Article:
In an attempt to view the reality through a yet-to-be-created lens, Dabashi criticizes various metaphors like socialism, nationalism, nativism etc which he argues were born during the colonial era and perpetuated the creation of the post-colonial era. He argues that the global wave of discontent has put such ideas on their death bed and new metaphors with global understanding like ‘cosmopolitism’ have emerged. However, one feels that Dabashi’s reading of ‘colonial metaphors’ in the Middle East has a fundamental ambivalence to it. To understand the ambivalence one needs to understand what post-colonialism stands for and its impact on the Middle East. In short, post-colonialism is the moment when the power shifted from the colonial powers to the colonizers through the transfer of sovereignty. This sparked debates and writings that looked at the colonized states from a different perspective rather than the old colonial one. In the Middle East, despite the end of colonialism and change in regimes, post-colonialism had a complex relation with the region. Countries like Egypt, Syria or Iraq were deeply swayed by socialism and nationalism. However, this was just a brief sojourn and their failure to bring about the desired changes brought back the ‘colonial metaphors’ in power. Islam defined the ‘Colonial metaphors’ which made it different from the Eurocentric version of these metaphors. Ideas like nationalism, sovereignty or democracy were present in the garb of Islam and were interpreted to suit the political climate of the region.

Dabashi also emphasizes the end of ‘militant Islamism’ (p.11) due to the rise of cosmopolitan worldliness. He argues that ‘Islamism is exhausted’ (p.225) and points out the absence of its symbols and expressions in the uprising. One can argue that writing during the unfolding of the Arab Spring, Dabashi could not predict the rise of Islamic parties to power in various countries. The rise of Muslim Brotherhood in the Middle East in the wake of the Arab Spring can certainly be seen as the beginning of new politicized Islamic governance in the region.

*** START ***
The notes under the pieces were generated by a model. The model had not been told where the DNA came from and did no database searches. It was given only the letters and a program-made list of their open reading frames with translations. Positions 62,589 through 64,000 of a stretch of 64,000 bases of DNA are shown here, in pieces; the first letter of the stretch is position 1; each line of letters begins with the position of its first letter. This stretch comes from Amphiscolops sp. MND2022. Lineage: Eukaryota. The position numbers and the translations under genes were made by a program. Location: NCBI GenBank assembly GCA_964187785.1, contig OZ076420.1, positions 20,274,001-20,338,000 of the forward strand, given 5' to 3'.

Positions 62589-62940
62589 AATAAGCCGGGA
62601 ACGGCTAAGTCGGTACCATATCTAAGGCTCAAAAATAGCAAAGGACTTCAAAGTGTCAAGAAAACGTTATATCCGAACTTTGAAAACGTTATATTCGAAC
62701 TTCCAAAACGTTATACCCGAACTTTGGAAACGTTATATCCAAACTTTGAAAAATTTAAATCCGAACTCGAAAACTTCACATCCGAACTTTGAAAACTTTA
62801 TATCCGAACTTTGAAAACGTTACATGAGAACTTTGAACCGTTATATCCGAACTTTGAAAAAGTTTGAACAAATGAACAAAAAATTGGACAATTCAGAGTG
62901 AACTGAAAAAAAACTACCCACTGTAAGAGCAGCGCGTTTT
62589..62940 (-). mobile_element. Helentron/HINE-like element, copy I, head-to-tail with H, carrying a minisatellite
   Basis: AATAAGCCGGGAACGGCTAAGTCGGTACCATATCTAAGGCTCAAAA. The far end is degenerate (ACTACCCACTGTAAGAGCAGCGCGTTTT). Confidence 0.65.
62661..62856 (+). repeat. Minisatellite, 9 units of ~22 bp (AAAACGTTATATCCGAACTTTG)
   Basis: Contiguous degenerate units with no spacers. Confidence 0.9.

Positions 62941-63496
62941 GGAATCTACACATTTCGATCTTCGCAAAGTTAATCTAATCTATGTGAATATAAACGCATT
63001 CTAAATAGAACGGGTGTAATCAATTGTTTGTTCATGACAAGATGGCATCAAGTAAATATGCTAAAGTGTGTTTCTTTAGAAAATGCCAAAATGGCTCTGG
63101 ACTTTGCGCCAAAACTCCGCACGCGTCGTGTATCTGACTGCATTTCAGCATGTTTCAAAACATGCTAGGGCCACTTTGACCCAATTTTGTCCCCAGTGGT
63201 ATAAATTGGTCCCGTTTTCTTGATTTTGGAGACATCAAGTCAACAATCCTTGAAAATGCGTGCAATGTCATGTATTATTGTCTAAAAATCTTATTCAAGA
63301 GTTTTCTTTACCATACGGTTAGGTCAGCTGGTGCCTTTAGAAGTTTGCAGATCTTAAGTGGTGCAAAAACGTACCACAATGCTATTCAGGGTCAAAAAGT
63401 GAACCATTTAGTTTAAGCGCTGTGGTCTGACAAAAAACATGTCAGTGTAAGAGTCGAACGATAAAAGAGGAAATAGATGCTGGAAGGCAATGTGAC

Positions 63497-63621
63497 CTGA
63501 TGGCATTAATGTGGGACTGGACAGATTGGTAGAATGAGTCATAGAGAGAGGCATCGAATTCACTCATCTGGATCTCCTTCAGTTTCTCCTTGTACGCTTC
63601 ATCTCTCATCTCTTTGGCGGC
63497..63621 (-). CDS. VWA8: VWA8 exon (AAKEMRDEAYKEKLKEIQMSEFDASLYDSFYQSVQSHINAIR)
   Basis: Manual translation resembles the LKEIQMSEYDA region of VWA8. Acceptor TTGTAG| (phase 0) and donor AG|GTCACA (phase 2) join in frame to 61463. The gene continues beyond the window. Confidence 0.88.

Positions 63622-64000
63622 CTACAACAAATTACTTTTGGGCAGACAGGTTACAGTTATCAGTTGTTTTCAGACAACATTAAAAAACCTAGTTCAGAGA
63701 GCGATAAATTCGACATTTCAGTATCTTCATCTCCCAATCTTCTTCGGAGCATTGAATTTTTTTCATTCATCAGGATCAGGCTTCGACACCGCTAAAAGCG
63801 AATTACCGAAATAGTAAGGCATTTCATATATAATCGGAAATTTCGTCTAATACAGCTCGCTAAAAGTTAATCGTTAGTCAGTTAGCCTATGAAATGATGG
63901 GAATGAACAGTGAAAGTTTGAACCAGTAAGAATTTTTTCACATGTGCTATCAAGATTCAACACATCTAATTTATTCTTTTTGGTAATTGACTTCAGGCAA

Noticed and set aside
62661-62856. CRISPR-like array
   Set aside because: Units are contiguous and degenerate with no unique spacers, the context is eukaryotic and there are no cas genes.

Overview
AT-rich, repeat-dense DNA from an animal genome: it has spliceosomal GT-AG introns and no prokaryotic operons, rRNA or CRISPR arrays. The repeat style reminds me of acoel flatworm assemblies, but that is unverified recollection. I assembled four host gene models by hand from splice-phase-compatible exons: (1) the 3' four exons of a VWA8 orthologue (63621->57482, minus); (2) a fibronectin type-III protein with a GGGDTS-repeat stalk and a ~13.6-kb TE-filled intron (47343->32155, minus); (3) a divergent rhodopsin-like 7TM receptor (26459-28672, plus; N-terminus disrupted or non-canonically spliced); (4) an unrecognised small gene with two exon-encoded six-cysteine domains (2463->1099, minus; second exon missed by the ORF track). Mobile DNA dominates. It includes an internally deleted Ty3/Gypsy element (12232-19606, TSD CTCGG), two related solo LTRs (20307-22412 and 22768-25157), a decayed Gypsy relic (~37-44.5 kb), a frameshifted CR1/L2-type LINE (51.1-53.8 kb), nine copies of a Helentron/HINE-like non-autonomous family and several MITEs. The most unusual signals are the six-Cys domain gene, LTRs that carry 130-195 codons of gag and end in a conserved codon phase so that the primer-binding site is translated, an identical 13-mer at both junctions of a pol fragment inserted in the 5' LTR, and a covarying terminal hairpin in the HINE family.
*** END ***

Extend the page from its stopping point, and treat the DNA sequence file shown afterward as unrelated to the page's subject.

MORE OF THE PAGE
The creation of a global ethos as Dabashi envisages is also fraught with several potholes. One of which is the unique cultural identity that most countries have created in pursuance of nationalism. The Arab Spring spread in different parts not only because of discontent with the prevailing governance but also because of a common cultural identity – the Arab. Ignoring the cultural aspect of such movement and viewing it as a global one, denies the existing reality.

In the conclusion, Dabashi reiterates his own agenda of writing this book. He writes, “The regime of knowledge we have inherited, not just from the colonial world but even more so from the colonial interlude must be dismantled with the self same determination that has ensured that the political regimes are overthrown” (p.235). The agenda is not only commendable but also provokes scholars to rethink the ideas one takes for granted while studying global politics.

The book is not only inspiring but is a fast read as well. One major drawback for the reader is that the ideas of the author are deeply buried in academic jargons and discourses which make it a difficult read for anyone outside the social science field. However, it is an important contribution to the existing literature on the subject as it provides a different albeit unrealistic viewing of the Arab Spring.

Dipanwita Chakravortty is pursuing her M.Phil in School of International Studies, Jawaharlal Nehru University, New Delhi.  Email

As part of its editorial policy, the MEI@ND standardizes spelling and date formats to make the text uniformly accessible and stylistically consistent. The views expressed here are those of the author and do not necessarily reflect the views/positions of the MEI@ND. Editor, MEI@ND: P R Kumaraswamy